Long-Term Kawasaki Ninja 1000: Ride To Laguna Seca

Long-Term Update: The serpentine roads to Laguna Seca.

WRIST: Kevin Smith
MSRP (2014): $11,999
MILES: 14,014
MPG: 40
MODS: None
UPDATE: 8

Countless motorcycles have been tested on "the ride to Monterey," and now my Kawasaki Ninja 1000 long-termer is among them. The exquisite serpentine roads—notably Cerro Noroeste, California 58, and the Coast Highway—that connect Greater Los Angeles to Mazda Raceway Laguna Seca ask a lot of a bike's response and controllability while the hours and miles tax its comfort and accommodations. A perfect trial, in other words, for the "all-day sportbike" I want the Ninja 1000 to be.

My own 10-year-old GSX-R1000 knows this route by heart, and the Ninja and I had a couple Gixxers running in formation with us this year. So the bike would be judged on some pretty high performance standards.

For that same reason, though, the comfort standards were pretty low. The big question as we launched for World Superbike weekend was how much cornering confidence would I sacrifice in the most demanding sections, and would the livability over the course of the trip make the tradeoff net positive?

Short answer: Yes, the Ninja vindicated itself and its soft-sport concept by seating me comfortably upright compared to the GSX-R pilots, while not appreciably diminishing my confidence on corner entry.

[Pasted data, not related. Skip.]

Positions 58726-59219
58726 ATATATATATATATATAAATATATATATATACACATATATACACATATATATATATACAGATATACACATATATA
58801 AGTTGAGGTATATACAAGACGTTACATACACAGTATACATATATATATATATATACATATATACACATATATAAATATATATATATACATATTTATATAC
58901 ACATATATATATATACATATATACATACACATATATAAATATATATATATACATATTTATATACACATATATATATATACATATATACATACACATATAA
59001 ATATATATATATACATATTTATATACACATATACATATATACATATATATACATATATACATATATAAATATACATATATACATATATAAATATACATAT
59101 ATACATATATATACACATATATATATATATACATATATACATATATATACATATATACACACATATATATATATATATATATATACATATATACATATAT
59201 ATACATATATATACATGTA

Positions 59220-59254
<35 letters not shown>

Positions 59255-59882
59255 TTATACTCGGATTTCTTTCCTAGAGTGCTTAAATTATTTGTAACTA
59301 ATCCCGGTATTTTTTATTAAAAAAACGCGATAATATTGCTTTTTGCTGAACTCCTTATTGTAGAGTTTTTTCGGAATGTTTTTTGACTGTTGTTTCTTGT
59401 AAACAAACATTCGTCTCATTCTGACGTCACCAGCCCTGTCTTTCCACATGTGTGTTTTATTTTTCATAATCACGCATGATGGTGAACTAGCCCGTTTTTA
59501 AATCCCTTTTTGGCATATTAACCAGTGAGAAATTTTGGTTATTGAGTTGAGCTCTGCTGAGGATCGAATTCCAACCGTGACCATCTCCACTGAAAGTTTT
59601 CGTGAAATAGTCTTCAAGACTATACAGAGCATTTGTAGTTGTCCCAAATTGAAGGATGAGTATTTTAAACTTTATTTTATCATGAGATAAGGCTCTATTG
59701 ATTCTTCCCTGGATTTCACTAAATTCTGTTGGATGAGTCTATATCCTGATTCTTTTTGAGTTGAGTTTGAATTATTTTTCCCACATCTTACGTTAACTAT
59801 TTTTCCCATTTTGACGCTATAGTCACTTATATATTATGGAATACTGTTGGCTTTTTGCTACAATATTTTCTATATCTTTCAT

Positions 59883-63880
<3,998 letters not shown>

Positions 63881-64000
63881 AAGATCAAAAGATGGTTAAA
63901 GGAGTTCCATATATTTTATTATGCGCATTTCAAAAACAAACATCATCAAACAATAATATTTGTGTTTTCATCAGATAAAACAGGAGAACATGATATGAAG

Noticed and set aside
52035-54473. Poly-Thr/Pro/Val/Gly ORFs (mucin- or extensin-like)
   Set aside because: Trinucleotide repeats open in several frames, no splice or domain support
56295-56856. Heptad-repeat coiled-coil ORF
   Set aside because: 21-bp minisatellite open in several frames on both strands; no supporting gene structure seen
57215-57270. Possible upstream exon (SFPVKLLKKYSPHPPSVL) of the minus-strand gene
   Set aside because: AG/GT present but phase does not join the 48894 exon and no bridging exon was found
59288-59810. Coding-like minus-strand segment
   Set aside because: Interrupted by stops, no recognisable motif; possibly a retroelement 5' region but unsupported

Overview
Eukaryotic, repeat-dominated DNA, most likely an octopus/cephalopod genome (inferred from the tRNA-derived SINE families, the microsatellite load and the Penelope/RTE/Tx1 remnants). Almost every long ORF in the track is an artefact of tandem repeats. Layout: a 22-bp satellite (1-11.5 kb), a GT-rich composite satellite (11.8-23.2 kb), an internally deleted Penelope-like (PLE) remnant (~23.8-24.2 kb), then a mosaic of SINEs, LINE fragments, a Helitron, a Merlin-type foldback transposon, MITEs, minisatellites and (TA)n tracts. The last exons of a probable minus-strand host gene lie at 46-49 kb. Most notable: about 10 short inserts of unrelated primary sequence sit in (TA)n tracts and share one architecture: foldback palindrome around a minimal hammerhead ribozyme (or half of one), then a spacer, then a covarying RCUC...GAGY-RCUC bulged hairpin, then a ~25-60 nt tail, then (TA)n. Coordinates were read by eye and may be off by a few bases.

That’s my personal yardstick. I’m not going for lap times, committing hard and early to a line and pinning the throttle out of turns. These are public roads, mostly two-lane, often packed with tourists in motor homes, overloaded Subaru wagons, or rental Mustang convertibles. We are riding briskly but leaving plenty in hand. So the test is how do I feel working with a bike as I size up a corner, account for traffic and surface and sightline issues, then bend ’er in? Comfy and confident or tentative and gun-shy? Is it fun and fast or slow and still nervous?

The Ninja’s weight, balance, wheelbase, and suspension action all served it quite well on the fast, winding roads. And the higher, wider bars provided useful leverage (not as much as an ADV but more than a race replica). It was a fun and rewarding platform to work with, and we didn’t hold anybody up on the Monterey trip.

Admittedly, the Ninja’s chassis composure was some percentage points short of a premium sportbike’s when a corner got all lumpy with pavement-repair patches on the Coast Highway. But I never felt that deficiency was a significant handicap. And this was with 6,000-mile-old tires. The excellent Pirelli Angel GTs are still sticking well, though the profiles have worn enough to make steering a little imprecise. I’ll be replacing them soon.

So, yes, the Ninja 1000 thrived on the run to Monterey. It felt planted and confident on the Coast Highway and had my GSX-R-mounted pals envious on the freeway transit stages.